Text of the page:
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Get out there.

On Sunday, June 15th, I competed in the DC Judo Capital Grapple tournament in Washington, DC.  Capital Grapple is an all women’s judo and jiu jitsu tournament. When my spirit sister, Joy, and I competed at Capital Grapple last year, we had a blast. It was my first judo tournament in over a year and my first BJJ competition ever. Fortunately, the vibe was less “Death or Glory!” and more, “Get out there, fight hard, and make some friends.” I had some great matches that day, and even a couple of wins. Joy and I went to Denny’s with our coach, Lee, afterwards and wore our medals the whole time. So when Joy and I got notice of this year’s Capital Grapple, we were pumped. I couldn’t wait. Since I could compete in both judo and jiu jitsu, I would fight my first tournament as nikyu and as a blue belt in one day. I found some relief in that. Just rip off the bandage and go.

However, I soon found myself wanting the bandage to stay on. As June 15th barreled towards me, I started to freak out. I was stressed out at work, which at times is normal since I’m a social worker. Stress is implied in social work. But this was different. Although I look forward to starting my new position in July, the transition period was overwhelming for me. I internalize stress. I know this. I also know that stress manifests physically for me. I have an autoimmune condition and I’ve been told time and time again to be careful since stress and anxiety trigger my symptoms and will make me very sick. Two weeks before the tournament, I spent most of the day in pain, barely eating, barely sleeping. The Tuesday of tournament week, I could only sit on the side and watch during practice.

I continued to freak out. I felt weak. I felt distracted. My anxiety rose and I pictured myself falling apart on the mat on Sunday, too sick to compete.  I wouldn’t be able to get through my matches. I was angry and frustrated with myself. If I could just calm down, I might feel better. At the same time, I thought I was just kidding myself if I said everything would be fine. Friday before the competition at our Open Mat, I rolled four BJJ sets before my body shut down and gave me the finger. Then on Saturday, Joy and I went to our friends’ promotion day at their club. After 45 minutes, I was done. I was scared. When I got home late Saturday afternoon, I locked myself out of my apartment as I went to the laundromat to wash my gi for the tournament. That was it. That clinched it for me. As I sat on the floor in front of my apartment door, waiting for emergency maintenance, I drowned myself in self-pity: “I shouldn’t fight. I’m stupid for fighting. This is the worst idea. I don’t want to do this.”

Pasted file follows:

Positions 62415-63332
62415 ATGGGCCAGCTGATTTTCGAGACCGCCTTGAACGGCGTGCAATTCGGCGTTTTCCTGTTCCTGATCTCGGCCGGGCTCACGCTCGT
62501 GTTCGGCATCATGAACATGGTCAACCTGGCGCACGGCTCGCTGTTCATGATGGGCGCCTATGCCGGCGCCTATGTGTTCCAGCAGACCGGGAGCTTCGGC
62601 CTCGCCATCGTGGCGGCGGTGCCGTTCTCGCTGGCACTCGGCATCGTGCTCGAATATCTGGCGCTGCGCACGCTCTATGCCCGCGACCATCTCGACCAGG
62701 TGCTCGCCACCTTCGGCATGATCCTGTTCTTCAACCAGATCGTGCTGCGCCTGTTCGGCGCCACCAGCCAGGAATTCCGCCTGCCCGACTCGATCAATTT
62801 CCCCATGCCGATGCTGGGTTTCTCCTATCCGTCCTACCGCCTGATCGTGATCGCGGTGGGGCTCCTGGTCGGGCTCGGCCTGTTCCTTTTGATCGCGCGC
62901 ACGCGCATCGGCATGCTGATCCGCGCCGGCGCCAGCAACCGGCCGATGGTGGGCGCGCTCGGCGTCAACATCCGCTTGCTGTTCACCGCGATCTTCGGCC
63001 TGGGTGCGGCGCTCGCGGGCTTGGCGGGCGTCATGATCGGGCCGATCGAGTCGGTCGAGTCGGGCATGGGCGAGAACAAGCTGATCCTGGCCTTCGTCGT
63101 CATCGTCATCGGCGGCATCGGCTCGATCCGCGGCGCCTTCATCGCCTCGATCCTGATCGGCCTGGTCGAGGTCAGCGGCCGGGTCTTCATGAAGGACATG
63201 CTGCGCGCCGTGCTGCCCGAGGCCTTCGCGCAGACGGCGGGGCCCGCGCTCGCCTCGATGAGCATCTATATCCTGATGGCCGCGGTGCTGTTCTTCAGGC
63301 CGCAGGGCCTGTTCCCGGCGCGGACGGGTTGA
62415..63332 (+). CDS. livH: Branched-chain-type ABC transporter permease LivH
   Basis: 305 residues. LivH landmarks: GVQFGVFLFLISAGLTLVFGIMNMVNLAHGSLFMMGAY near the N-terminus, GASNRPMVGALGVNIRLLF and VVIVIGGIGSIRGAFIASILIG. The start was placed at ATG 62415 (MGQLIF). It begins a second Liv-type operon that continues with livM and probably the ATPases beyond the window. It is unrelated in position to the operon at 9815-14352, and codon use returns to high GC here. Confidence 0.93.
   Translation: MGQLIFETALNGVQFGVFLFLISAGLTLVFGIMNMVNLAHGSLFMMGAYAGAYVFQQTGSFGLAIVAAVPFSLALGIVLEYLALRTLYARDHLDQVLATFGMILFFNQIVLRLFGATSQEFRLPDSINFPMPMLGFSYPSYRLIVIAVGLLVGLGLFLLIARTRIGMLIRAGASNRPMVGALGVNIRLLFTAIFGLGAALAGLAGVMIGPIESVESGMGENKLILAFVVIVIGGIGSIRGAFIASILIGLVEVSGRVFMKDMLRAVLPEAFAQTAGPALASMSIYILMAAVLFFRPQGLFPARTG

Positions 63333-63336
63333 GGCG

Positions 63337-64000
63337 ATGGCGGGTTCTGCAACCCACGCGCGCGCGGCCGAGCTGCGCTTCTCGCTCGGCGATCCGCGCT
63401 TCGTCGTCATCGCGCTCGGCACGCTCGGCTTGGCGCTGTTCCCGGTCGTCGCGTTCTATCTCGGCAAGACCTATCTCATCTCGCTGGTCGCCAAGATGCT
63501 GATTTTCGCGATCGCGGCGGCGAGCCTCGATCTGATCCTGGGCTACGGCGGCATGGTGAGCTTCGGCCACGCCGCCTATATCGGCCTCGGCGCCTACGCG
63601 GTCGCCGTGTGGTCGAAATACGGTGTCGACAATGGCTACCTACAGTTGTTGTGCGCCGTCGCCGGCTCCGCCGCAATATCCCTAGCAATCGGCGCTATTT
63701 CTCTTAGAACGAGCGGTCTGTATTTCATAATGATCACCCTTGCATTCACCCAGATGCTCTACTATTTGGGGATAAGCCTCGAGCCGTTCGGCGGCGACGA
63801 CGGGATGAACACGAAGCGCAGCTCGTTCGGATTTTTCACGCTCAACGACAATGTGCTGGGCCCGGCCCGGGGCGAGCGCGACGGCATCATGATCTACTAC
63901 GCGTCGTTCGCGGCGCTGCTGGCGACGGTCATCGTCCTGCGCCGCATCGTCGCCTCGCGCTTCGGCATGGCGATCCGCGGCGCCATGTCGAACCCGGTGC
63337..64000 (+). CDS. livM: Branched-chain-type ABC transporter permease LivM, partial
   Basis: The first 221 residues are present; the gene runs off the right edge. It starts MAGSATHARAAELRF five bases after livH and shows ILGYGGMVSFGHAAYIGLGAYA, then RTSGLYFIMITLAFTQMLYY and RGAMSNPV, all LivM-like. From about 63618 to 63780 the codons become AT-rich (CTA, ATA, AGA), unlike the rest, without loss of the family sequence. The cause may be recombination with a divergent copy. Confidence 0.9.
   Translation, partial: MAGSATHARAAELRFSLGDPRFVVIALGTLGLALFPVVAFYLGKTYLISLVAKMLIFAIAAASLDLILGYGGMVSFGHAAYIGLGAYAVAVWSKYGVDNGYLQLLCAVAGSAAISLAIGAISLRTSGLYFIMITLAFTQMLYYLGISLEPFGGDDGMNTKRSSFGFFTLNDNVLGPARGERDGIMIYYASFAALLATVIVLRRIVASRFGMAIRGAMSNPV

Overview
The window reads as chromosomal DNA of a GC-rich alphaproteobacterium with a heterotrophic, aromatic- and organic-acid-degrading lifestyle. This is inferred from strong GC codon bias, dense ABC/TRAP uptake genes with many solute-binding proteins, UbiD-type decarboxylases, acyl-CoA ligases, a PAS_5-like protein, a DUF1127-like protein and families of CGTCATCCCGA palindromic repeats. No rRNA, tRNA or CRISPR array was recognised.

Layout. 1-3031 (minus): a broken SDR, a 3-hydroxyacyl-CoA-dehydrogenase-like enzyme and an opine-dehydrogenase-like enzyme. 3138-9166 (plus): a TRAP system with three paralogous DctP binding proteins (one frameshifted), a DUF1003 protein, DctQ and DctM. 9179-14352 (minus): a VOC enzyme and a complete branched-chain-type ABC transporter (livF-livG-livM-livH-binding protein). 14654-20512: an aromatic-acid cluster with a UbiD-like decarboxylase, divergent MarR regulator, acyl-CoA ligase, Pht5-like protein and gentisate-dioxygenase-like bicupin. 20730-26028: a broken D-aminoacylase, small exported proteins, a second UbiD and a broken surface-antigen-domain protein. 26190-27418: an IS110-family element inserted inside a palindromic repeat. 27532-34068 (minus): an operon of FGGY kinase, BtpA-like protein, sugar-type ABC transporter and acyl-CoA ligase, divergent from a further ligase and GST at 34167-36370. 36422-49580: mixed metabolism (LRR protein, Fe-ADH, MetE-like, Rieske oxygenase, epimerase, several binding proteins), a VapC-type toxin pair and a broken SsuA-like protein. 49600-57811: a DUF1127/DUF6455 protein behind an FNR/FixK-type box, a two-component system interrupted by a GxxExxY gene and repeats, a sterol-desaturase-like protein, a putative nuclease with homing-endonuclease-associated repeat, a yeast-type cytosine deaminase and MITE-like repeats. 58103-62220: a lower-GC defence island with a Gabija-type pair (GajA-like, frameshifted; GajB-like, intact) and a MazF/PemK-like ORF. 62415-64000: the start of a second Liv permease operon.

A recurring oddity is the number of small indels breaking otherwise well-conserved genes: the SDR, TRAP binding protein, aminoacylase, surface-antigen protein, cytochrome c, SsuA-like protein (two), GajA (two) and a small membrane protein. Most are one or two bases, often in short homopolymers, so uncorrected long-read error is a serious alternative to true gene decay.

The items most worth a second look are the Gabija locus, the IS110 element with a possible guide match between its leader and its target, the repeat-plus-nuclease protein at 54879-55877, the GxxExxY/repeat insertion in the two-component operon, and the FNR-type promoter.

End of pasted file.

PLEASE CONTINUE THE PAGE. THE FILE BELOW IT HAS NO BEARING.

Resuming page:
And then I told myself to shut up. Shut up and fight. I thought about how tournament day was the same day of Father’s Day. I thought about my own fighting dad. Then I thought about my childhood friends, Dennis and Mike, whose dad died last year on Father’s Day. Their dad was a hardworking, loving, generous, and hilarious man.  I decided to dedicated my matches to my friends and their father. In the spirit of their family, I was going to fight my ass off and have a great time. Just get out there and do it.

Joy, me, Juliann, and Ann, Capital Grapple, June 15, 2104. Washington, DC

Joy, me, Juliann, and Ann, Capital Grapple, June 15, 2104. Washington, DC

So that’s what I did. This year, Joy and I were joined by a BJJ teammate from another club, Ann, and Lee was along to coach again. On the drive down, we had both serious and silly conversation to distract us from the tournament nerves. Ann hadn’t competed since 2000. Stepping back into competition after 14 years is no small thing. I was both anxious and excited for Ann. Even before she fought, I was in awe of her will. It’s so hard to start something once you stop, but she was going to jump right in that day. We actually ended up fighting each other. While fighting against your teammates in tournaments can be pretty horrible, I know we each did our best and out of respect for each other, really tried to win. Of course, Ann trounced me, as she should have since she has miles of skill and experience on me. But I had fun kidding myself that I could actually beat her. One of our judo club’s black belts brought his daughter to compete in judo, and she was such a warrior. At only twelve years old, she fought injured and took first and second in her divisions. At last year’s Capital Grapple, I competed in both judo and jiu jitsu, but I got confused going back and forth between mats. I pulled guard in a judo match and basically threw myself. I competed in both categories again this year, and while I’m not sure that I’m mentally strong enough to fight in both judo and jiu jitsu at the same tournament, I am happy to say that I did not pull guard in a judo match this year. While my losses of the day stung, I realized one good thing I can take away is that my conditioning is solid. I had three judo matches and two jiu jitsu matches and I did not run out of gas. I lost my matches because of mistakes that I made, and I can fix those mistakes. I know I’ll never lose a match because I just gave up.

At the end of the tournament, I was ecstatic. We all won at least one match. We made new buddies. We enjoyed a perfect summer day and went to a waffle house for our post-tournament feast. On the ride back home, we continued our serious and silly conversation, this time relaxed and content. I talked with my fighting father, and he instructed me to pat Joy on the head for doing a good job. I let Dennis and Mike know how the day went. When I got back to my apartment, I slung an ice pack on my shoulder and ate an ice cream sandwich for dinner, knowing that Dennis and Mike’s dad would approve. I couldn’t believe I almost chickened out. I’m glad I got out there. 945041_10151930119107782_1540772273_n


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